There are two kinds of jurisdictions in Germany, which will be further elaborated on later in this paper: The ordinary jurisdiction and the special jurisdiction. The ordinary jurisdiction consists of civil and penal jurisdiction. The special jurisdiction governs public law disputes.
Generally, it can be said that while in Germany and France there is a well-established distinction between private and public law, the distinction in England was not traditionally made. Another additional aspect to consider is that European law is applied in all three countries. The law of the EU has supranational powers, meaning that it is superior to the law of member states.
4. Court Structure
4.1 United Kingdom
The court structure in the United Kingdom can be classified in three different ways (Keenan and Riches, 2009). Firstly, a distinction can be made between civil and criminal courts. While there are some courts which are only focused on civil or on criminal proceedings, the majority of courts hears both cases. Secondly, there are first instance and appeal courts.
If a case is reported to a court for the first time, a first instance court will hear it. Since mistakes cannot be eliminated there is the option to bring the case to an appeal court, which may change jurisdiction over the case. As in the previous case, there are also courts that hear both, first instance cases as well as appeals. Lastly, judgment can be classified according to judgments within courts and judgment within tribunals.
Figure 1: Court Structure, England In the following the focus will be on the distinction between criminal courts and civil courts, which is also depicted in Figure 1 .
Figure 1: Court System, EnglandMagistrates’ Courts: 95 percent of criminal cases are decided in magistrates’ courts. At minimum two (usually three) lay magistrates  are required to try a criminal case. Additionally there is one District Judge  . The jurisdiction of the court includes minor offences (e.g. sentencing power up to 12 months for one defence and up 65 weeks for more than one offences). Additionally, the court has the ability of ‘sending for trial and committal proceedings’ (Keenan and Riches, 2009). Also, the court included cases with youth and criminal administration.
Crown Court: consists of a judge, usually assisted by a jury of 12. Jurisdiction is the trial of serious offences as well as receiving the committals and appeals from the magistrates’ court.
High Court: split into three divisions, namely Family, Chancery and Queen’s Bench. Jurisdiction includes appeals from Magistrates’ Court and Crown Court and judicial review. In addition to this, there is the newly established Administraitve Courts, which are responaible for judicial review. This court was previously grouped under the Queen´s Bench. It does not belong to the criminal procedures, but has to be treated as a different procedure.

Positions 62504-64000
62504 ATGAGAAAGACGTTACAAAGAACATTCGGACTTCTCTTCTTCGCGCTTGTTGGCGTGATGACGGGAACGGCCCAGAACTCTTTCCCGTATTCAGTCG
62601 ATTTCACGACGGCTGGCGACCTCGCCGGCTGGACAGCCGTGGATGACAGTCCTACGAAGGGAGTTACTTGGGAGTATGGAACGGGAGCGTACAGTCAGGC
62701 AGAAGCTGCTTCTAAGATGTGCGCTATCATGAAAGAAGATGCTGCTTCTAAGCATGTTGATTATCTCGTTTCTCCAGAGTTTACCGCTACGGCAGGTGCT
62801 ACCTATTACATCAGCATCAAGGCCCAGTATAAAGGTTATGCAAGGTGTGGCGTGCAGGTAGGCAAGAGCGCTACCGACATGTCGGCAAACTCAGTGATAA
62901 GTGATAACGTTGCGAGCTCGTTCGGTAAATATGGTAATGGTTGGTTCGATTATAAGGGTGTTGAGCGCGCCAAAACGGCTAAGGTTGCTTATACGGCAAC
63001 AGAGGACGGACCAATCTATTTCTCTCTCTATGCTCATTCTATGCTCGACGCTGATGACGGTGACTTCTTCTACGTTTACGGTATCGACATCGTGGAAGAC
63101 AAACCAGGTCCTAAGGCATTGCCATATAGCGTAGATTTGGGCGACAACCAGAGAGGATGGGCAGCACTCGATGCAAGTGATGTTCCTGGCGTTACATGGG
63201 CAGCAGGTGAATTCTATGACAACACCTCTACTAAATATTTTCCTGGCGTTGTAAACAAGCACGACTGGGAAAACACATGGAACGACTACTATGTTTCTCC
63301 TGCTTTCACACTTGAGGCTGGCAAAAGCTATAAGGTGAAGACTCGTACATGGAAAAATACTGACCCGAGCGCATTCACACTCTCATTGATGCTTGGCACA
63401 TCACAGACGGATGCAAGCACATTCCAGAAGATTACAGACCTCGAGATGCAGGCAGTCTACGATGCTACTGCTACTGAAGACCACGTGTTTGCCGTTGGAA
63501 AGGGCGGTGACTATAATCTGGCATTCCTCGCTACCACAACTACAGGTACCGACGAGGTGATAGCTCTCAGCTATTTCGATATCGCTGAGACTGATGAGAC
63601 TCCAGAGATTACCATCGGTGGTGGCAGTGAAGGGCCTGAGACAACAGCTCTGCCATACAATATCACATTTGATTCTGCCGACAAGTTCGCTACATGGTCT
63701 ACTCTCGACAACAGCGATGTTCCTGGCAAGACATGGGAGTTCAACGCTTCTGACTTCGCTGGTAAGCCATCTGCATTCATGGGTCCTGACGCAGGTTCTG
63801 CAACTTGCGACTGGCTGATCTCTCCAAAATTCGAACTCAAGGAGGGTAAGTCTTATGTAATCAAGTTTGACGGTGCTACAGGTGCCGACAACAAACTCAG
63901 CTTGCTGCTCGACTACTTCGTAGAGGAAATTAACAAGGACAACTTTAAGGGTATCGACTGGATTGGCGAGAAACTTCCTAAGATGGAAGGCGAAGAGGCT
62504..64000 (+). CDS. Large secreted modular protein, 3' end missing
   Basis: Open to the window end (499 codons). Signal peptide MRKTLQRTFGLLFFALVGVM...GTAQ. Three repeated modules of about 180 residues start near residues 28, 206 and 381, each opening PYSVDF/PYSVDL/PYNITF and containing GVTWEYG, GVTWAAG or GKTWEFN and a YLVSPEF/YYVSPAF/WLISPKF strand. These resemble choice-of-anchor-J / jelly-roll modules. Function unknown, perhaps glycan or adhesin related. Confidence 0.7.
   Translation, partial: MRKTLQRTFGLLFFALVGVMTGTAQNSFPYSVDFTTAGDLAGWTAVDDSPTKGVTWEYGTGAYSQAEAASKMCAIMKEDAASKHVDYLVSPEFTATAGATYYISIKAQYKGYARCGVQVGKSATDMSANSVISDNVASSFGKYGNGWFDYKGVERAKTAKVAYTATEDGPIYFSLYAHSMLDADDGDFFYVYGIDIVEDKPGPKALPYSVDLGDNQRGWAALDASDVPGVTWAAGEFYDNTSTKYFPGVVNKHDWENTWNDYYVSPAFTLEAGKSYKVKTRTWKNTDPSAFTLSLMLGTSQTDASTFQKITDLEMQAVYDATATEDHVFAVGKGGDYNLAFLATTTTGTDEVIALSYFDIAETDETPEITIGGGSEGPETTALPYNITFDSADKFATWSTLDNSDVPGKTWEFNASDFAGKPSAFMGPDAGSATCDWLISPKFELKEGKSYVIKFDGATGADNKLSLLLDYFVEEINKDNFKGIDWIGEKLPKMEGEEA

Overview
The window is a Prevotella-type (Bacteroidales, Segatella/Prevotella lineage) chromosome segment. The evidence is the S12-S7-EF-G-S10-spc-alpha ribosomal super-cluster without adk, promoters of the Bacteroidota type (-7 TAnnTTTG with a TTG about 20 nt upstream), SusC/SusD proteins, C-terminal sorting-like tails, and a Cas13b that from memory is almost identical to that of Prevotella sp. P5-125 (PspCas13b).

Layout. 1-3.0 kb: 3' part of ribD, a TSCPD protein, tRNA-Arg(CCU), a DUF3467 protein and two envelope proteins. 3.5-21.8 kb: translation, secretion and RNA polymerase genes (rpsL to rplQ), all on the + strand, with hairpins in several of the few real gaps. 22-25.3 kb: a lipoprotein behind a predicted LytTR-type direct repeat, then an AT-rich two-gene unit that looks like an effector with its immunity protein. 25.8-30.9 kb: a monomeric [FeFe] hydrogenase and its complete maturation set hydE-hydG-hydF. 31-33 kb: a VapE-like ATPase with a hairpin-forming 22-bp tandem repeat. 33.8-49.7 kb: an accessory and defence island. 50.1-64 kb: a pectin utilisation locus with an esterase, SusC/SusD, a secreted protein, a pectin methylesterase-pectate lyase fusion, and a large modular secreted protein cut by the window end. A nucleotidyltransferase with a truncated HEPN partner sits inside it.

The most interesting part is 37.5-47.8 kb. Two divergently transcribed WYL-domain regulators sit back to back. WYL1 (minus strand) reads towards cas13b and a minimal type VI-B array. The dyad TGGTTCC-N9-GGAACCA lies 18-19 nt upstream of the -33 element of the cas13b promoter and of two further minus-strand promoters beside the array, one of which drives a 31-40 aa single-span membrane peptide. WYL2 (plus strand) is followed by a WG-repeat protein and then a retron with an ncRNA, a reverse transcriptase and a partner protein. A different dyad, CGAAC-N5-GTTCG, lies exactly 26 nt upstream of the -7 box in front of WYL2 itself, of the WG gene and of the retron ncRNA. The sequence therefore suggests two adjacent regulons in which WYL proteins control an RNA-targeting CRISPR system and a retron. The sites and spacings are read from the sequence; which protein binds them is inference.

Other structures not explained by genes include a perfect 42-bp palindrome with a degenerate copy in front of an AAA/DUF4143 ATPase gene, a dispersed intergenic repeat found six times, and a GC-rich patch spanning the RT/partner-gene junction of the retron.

Court of Appeal (Criminal Division): consists of 37 Lord/Lady Justices of Appeal and possibly a High Court Judge. Jurisdiction includes appeals from trials on indictment in Crown Court, Reference by Criminal Cases Review Commission and by the Attorney-General.
Houses of Lords: minimum of three and maximum of five judges. This court is the final appeal court in civil as well as criminal cases.
County Courts: circuit judges rule actions to recover land, company winding-ups, family matters, consumer credit, bankruptcies. Contract and tort, equity, probate proceedings and patents
Magistrates’ Court: has also a minor civil function in cases connected to family proceedings, licensing and recovery of civil debts
High Court: the Queen’s Bench Division handles contract and tort and judicial review in an ordinary court and has additional Commercial, Admiralty and technology Courts. The Divisional Court deals with civil appeals. The second division (Chancery) is consulted in equity matters and includes a Court of Protection, Companies Court and Patents Court. The Family Division tries cases involving children and matrimonial matters.
Court of Appeal and House of Lords: are consulted in appeal situations, as has been explained in case of criminal jurisdiction before.
Figure 2: Court Structure, France4.2 France
The French court system is divided into Administrative Courts (juridictions administratives), dealing with cases against the government, and Judiciary Courts (juridictions judiciaries), handling civil and criminal cases. Generally, the French court system also makes a division in inferior courts, appellate courts and the Supreme Court, as a court of last instance.
The Common Pleas Court (tribunal d’instance) is the original court dealing with civil cases. The tribunal de grande instances is the superior court and tries general jurisdiction in civil cases. There are also courts, which are specialized in certain functions, such as the conseils de prud’hommes (labor law court) and the tribunal de commerce (commercial courts).